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Home Authors F-J (By Surname) Shane Hegarty – Darkmouth | Review

Shane Hegarty – Darkmouth | Review

Title: Darkmouth

Author: Shane Hegarty

Type: Fiction

Page Count/Review Word Count: 416

Rating: 10/10


Shane Hegarty - Darkmouth

Shane Hegarty – Darkmouth


Disclaimer: While I aim to be unbiased, I received a copy of this for free to review.

I haven’t read a series debut that was this good in a long time, and that’s the truth – I might have received this book for free, but I’ll be buying the next one myself, when it comes out. Hegarty’s Darkmouth is a small Irish town that’s the last place in the world that’s still under attack from monstersLegends, to give them their full title.

The Legends are able to attack the streets of Darkmouth by creating portals between their world, which is an arid, acrid wasteland, and our own. All that stands between them is twelve-year-old Finn, the last Legend Hunter. Finn’s being trained by his father who’s hoping to pass on the skill, but he’s not a natural – he tries hard, but he does more harm than good, and he secretly hopes to become a vet when he grows up.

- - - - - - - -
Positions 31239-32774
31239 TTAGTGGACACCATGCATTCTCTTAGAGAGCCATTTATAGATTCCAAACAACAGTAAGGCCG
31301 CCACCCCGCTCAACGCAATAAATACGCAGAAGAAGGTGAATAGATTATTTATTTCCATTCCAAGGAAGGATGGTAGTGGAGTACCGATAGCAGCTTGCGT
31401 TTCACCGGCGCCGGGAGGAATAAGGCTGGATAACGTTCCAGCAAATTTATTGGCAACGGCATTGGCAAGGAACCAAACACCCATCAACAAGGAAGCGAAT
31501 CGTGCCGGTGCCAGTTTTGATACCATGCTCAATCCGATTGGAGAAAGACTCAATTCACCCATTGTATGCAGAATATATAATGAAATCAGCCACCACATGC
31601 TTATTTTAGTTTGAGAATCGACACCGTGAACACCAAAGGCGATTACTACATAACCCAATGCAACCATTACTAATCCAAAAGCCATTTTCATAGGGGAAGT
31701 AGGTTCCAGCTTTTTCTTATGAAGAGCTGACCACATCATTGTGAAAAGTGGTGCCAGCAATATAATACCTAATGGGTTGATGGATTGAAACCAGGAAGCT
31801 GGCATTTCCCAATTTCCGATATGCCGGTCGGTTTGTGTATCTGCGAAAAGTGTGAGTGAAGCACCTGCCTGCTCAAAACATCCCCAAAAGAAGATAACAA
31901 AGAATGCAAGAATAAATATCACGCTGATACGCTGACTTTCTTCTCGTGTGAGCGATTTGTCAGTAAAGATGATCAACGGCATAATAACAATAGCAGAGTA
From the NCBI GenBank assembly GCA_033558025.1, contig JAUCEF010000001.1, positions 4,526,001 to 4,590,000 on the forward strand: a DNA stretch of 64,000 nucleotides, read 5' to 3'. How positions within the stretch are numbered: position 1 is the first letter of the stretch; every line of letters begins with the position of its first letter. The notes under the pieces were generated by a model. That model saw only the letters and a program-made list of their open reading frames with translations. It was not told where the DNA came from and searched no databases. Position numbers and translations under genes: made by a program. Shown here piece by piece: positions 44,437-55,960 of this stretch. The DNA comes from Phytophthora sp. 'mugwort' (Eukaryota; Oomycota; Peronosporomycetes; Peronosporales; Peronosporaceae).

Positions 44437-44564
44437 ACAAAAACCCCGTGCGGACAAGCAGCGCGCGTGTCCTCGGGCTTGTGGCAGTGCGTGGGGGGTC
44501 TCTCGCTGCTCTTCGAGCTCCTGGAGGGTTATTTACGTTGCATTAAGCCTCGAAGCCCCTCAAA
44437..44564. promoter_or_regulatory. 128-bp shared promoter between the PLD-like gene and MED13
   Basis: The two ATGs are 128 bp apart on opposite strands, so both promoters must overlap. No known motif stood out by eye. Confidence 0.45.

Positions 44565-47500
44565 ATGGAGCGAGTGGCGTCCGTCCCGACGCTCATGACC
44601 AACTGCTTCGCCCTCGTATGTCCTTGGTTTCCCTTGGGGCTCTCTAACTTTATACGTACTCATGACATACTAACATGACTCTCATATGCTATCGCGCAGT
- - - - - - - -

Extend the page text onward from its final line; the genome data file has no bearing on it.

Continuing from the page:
This, then, is a coming of age story, and it’s a beauty – a super exciting new series that has serious potential. It might not dethrone Harry Potter, but it could easily overtake the Skulduggery Pleasant series and pose a serious threat to the likes of Artemis Fowl, the author of which described this book as “incredible, the next big thing.”


Shane Hegarty

Shane Hegarty


The village of Darkmouth is also a lot easier to visualise thanks to the epic illustrations that are dotted throughout the book, as well as online in the form of animated YouTube videos (unless I dreamt that). Harper Collins has done a great job here, it just exudes quality everywhere it exists – there must’ve been a pretty big team working on this one, ’cause it looks to me as though they’ve covered every angle.

Even the cover is epic, and I’m not just talking about the artwork – the spine is ridged, and feels like snakeskin if you run your fingers over it. It’s the little touches like that which make this book stand apart from most of the other young adult books on the market, and both the publisher and the author should be proud of this.

Fingers crossed that the rest of the series follows suit, because this is one hell of a promising start. The potential for the story to be developed seems almost limitless, and I can’t wait to find out what Finn gets up to next.





Click here to buy Darkmouth.


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